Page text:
Many good people could have been compromised in a toxic environment built over decades by successive administrations, writes Dominic Damian.
Some months ago, we heard sweeping statements from among the highest echelons of power.
“The Malay officers in city hall did nothing for the Malay community but enriched themselves,” said one.
Another leader chided Malays for being “lazy” and untrustworthy, adding that banks no longer want to lend to them.
Scathing and searing were the remarks.
Blanket stereotyping, which many ordinary Malaysians also indulge in, is simply unacceptable. I am sure Malaysians are sick and tired of such ethnic profiling, especially by leaders telling us who we are and what we are.
Some pertinent questions arise:
- Are we supposed to accept the assertion that each and every Malay is untrustworthy?
- Are all the Malay fishermen, farmers, factory workers, food stall workers and owners untrustworthy and lazy? So many of them work so very hard. Go to Chow Kit wet market and get your feet soiled and see how many hardworking Malays there are slogging and struggling.
- Who were the leaders that placed untrustworthy officials in such positions?
- Who trained and groomed future leaders to expect entitlement of all sorts?
- Who brainwashed them with programmes of superiority?
- Can we not see that despite efforts to brainwash Malays with negatives, many of them have rejected what is contemptible and inappropriate?
- Who deprived them of an opportunity to succeed in a competitive environment?
- Who came up with an education policy that has divided our children and the nation?
- Who came up with government policies that affected the Malays negatively?
- Who introduced the polarisation of faiths and ethnic groups?
We should not stereotype ordinary Malay folk as untrustworthy. There may be so many social reasons why people are unable to repay loans. They may have an extended family to take care of or there could be many other reasons. Most of them are not squandering their incomes on yachts, diamond rings, designer watches, luxury cars or Birkin bags.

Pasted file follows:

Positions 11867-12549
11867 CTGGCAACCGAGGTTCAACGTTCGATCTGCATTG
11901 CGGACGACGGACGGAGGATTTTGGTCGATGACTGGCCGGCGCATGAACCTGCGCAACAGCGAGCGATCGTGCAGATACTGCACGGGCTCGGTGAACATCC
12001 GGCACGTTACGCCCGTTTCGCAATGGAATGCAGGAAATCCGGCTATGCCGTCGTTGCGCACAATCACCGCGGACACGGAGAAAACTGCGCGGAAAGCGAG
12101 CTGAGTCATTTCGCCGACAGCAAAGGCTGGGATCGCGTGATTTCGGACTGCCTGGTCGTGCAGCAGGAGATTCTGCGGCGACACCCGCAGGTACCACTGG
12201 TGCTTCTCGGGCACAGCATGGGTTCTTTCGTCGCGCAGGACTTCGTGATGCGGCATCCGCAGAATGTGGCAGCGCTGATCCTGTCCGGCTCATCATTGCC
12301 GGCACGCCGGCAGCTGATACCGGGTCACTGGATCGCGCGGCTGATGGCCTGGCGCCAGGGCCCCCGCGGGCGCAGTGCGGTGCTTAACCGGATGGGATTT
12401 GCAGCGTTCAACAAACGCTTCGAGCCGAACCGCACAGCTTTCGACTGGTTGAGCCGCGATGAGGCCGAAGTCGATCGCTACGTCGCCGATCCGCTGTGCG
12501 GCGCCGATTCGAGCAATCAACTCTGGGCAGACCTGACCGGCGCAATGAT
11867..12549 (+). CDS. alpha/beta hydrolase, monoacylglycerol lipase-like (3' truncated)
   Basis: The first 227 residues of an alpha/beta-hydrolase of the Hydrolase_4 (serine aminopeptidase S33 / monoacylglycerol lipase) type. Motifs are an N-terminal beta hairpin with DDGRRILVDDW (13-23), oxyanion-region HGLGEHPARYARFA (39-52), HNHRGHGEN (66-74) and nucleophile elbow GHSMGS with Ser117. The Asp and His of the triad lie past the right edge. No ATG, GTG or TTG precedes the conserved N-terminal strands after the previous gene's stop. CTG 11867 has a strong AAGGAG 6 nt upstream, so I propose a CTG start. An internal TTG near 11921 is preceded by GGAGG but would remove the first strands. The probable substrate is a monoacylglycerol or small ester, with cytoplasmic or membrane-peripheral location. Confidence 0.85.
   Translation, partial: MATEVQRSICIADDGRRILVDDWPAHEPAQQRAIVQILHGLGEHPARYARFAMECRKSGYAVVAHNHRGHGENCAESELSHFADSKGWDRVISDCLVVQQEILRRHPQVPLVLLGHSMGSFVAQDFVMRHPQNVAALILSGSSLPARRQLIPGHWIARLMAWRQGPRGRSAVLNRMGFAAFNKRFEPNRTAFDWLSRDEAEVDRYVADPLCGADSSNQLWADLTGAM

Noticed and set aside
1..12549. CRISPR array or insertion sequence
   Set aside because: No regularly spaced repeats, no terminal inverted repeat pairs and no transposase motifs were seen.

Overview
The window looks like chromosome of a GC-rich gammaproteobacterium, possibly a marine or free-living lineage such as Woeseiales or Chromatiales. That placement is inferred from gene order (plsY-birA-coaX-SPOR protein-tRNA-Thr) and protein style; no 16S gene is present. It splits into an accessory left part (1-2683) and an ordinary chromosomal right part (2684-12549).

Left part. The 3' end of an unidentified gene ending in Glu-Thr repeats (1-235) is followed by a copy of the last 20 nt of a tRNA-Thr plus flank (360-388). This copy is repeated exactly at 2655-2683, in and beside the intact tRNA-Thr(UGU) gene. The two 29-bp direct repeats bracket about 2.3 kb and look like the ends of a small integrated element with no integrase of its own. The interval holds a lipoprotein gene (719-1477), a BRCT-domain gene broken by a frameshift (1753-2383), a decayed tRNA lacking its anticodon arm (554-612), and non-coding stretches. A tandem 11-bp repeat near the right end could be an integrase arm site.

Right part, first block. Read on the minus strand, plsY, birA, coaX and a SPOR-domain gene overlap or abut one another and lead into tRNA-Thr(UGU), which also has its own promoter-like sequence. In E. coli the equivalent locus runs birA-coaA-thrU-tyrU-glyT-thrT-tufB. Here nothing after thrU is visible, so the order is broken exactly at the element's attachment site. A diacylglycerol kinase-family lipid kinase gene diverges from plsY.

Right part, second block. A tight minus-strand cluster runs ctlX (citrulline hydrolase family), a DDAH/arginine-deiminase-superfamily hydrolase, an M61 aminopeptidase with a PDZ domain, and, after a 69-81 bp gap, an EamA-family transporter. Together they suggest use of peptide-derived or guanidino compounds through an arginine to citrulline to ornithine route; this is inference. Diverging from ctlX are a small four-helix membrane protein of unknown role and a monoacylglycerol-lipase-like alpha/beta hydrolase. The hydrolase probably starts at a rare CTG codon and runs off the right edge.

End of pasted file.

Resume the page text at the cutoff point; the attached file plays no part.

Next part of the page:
The fact is simple: too many of our Malay brothers and sisters in the rural areas and even in urban areas are suffering, alongside others from the low-income group. So don’t come up with sweeping statements from a moral high ground. By all means, be impartial and critical of the damaging policies.
- those who introduced and allowed a negative culture of entitlement
- those in the highest political positions who gave out contracts to cronies and those less qualified
- those who took in the less qualified and less trustworthy in a conveyor belt system, irrespective of whether they were dysfunctional or disruptive.
Many good people could have been compromised in a toxic environment built over decades by successive administrations. Some statesmen were an integral part of the whole system and they failed intellectually in their leadership.
So there should be no finger-pointing at ordinary folks. After all, we should realise that the whole country could have gone down the tube if so many concerned Malays had not joined the struggle for change alongside their fellow Malaysians.
Coarseness of language often camouflages the intellectual frailty of those who foment ideas of racial and religious superiority which have traumatised a nation.
I have had many Malay students whom I have been privileged to encounter, and I hold them with the highest esteem and affection. Not one have I come across who was without honour. So I take exception to how they are labelled.
So to bridge the divide, please focus on:
- eradicating the racial elements that foster inequality
- eliminating the religious conflicts that have divided the nation
- wiping out contentious differences
- removing the negatives and replacing them with a holistic educational inspiration based on common morality